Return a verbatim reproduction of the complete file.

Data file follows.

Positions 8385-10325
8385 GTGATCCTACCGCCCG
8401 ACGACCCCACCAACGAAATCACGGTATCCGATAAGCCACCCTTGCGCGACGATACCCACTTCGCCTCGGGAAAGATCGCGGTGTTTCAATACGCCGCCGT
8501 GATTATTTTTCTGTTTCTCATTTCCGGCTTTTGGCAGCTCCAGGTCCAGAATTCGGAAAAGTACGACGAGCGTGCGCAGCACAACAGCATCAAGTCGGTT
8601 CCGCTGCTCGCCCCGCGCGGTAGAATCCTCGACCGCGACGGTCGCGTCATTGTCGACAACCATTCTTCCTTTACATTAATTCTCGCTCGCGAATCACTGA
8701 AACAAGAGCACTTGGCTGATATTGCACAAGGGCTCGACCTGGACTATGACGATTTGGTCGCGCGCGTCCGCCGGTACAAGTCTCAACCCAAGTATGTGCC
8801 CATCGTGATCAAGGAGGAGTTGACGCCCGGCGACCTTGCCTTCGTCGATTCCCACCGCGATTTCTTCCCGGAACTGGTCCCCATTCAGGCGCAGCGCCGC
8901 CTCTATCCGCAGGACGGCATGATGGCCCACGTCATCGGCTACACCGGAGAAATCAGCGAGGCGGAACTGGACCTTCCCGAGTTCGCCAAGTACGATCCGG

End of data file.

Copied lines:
Positions 8385-10325
8385 GTGATCCTACCGCCCG
8401 ACGACCCCACCAACGAAATCACGGTATCCGATAAGCCACCCTTGCGCGACGATACCCACTTCGCCTCGGGAAAGATCGCGGTGTTTCAATACGCCGCCGT
8501 GATTATTTTTCTGTTTCTCATTTCCGGCTTTTGGCAGCTCCAGGTCCAGAATTCGGAAAAGTACGACGAGCGTGCGCAGCACAACAGCATCAAGTCGGTT
8601 CCGCTGCTCGCCCCGCGCGGTAGAATCCTCGACCGCGACGGTCGCGTCATTGTCGACAACCATTCTTCCTTTACATTAATTCTCGCTCGCGAATCACTGA
8701 AACAAGAGCACTTGGCTGATATTGCACAAGGGCTCGACCTGGACTATGACGATTTGGTCGCGCGCGTCCGCCGGTACAAGTCTCAACCCAAGTATGTGCC
8801 CATCGTGATCAAGGAGGAGTTGACGCCCGGCGACCTTGCCTTCGTCGATTCCCACCGCGATTTCTTCCCGGAACTGGTCCCCATTCAGGCGCAGCGCCGC
8901 CTCTATCCGCAGGACGGCATGATGGCCCACGTCATCGGCTACACCGGAGAAATCAGCGAGGCGGAACTGGACCTTCCCGAGTTCGCCAAGTACGATCCGG